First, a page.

Thomas Cook passenger: ‘I’m stuck in Tunisia’

Julie PaigeImage copyright Julie Paige

A Thomas Cook passenger due to fly home on Tuesday has said she is “stuck” in Tunisia, unable to secure a new flight.

Julie Paige told the BBC that she had booked a flight with the collapsed travel firm which was not covered by the industry insurance fund Atol.

“I had a flight booked with Thomas Cook to return back to the UK on 8th October which no longer exists,” she said.

Ms Paige said she did not have enough money to book a return flight to the UK and did not know what to do.

The Air Travel Organiser’s Licence (Atol) protection covers customers who booked a package deal with the firm, not flight-only deals.

Ms Paige’s flight on Tuesday falls just outside the two-week repatriation scheme organised by the Civil Aviation Authority (CAA), which organised replacement flights back for those affected by Thomas Cook’s failure.

Ms Paige, a single parent, said she did not have enough money to book a replacement flight and only had a basic bank account.

“It’s nearly 900 Tunisian dinar. I haven’t got £300 for another flight.

“I’m stuck. I just didn’t expect this to happen. I live month to month as a single parent and I have no spare money. I don’t know what to do. When you haven’t got any money, you haven’t got any options.”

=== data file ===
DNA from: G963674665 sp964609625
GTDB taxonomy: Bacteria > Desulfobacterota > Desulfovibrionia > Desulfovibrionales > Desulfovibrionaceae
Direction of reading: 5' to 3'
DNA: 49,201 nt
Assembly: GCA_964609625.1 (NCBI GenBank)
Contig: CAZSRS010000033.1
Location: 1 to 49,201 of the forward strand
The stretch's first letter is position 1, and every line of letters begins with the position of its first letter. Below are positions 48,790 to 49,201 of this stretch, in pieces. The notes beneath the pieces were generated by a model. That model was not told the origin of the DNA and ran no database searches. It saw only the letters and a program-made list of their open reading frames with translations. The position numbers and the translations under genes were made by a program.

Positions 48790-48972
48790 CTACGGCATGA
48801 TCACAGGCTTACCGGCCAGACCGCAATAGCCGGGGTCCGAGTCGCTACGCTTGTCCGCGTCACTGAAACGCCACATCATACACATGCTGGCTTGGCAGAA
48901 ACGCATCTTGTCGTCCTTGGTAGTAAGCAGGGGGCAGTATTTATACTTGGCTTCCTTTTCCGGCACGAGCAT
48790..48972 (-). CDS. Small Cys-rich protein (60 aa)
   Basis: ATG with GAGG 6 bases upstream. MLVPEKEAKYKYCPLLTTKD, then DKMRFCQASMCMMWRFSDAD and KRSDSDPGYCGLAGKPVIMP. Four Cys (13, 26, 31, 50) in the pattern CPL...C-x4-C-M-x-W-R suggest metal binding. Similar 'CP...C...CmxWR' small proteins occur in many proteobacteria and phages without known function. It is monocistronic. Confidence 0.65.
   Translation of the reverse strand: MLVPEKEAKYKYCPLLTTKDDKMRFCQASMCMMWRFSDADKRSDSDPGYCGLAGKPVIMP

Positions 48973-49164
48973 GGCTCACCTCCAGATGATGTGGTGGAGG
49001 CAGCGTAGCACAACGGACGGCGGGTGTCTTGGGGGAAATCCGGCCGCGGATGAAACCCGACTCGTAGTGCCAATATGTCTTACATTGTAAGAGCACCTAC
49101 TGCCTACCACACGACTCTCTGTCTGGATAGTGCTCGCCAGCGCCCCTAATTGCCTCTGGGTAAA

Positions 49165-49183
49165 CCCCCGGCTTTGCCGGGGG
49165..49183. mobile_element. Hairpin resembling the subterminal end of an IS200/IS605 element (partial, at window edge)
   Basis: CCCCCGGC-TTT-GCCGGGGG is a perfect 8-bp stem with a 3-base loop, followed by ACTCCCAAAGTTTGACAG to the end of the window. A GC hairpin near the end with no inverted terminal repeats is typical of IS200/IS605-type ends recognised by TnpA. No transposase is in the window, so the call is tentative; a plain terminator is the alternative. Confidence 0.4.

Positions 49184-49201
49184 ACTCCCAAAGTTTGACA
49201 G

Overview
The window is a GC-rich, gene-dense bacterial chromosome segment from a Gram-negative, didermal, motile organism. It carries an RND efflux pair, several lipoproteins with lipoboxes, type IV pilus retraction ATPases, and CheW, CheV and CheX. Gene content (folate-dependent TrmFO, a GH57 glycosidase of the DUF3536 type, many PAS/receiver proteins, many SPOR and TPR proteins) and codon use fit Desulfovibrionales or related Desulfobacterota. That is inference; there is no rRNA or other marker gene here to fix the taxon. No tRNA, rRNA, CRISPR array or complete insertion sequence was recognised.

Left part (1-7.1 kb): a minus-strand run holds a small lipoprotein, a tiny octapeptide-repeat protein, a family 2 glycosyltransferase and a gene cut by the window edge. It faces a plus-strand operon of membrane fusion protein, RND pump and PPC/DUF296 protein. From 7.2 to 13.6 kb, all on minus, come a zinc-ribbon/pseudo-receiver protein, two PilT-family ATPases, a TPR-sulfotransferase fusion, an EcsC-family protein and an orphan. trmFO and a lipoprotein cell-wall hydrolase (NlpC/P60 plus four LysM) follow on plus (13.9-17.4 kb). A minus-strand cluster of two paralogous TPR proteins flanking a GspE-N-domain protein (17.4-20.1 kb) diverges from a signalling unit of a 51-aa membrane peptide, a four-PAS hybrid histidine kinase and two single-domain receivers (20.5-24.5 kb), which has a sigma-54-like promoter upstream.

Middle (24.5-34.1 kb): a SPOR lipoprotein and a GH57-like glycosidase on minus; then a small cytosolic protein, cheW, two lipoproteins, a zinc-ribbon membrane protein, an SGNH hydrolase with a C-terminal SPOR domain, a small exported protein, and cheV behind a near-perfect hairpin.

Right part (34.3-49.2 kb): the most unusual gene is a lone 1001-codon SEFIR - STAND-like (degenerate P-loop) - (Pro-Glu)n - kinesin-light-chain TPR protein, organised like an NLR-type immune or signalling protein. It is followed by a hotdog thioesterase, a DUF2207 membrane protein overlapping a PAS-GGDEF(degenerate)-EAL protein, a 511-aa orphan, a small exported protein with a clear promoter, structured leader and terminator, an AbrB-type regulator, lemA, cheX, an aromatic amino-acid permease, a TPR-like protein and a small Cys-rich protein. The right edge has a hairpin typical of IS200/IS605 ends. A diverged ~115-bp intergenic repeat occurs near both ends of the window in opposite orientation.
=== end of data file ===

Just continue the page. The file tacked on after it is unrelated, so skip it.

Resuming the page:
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Media captionThomas Cook passengers have been brought home in “Operation Matterhorn”

‘It’s a lot of money’

The final flight bringing holidaymakers back by emergency repatriation and organised by the CAA landed on Monday.

Those who did not return on a CAA-organised flight are expected to have to make their own plans, although those covered by the Atol scheme will be refunded.

The CAA said there would be very few people like Ms Paige who fell outside the repatriation window. It such cases, it said, people should turn to their travel insurance, or to their bank or the Foreign Office.

Image copyright Reuters
Image caption Most Thomas Cook passengers have been flown home in the two weeks since the firm collapsed

Maureen Foster told the BBC that she had to borrow £726 to be able to afford her flights home from Cyprus. She was due to return on 17 October, but is now returning three days early.

“We didn’t bring any credit cards with us. Our brother has helped us out and we have to pay him back when we get home.

“It’s a lot of money, there’s so many people trying to get back from Cyprus.

“It was very upsetting at the start. We’ve had to come to terms with it and wonder how we’re going to claim it back when we get home.”

John Robinson, from Stoke-on-Trent, said he had also booked Thomas Cook flights that returned on 8 October, and had not been able to come home earlier because his flights fell outside the 14-day repatriation window.

“We were told because we’re outside the 14 days we had to book our own flights and sort it out when we get home.

“So now we’re out of pocket for the return flight we should have had from Thomas Cook and we’ve had to pay £702 for the return flights to England on Tuesday.”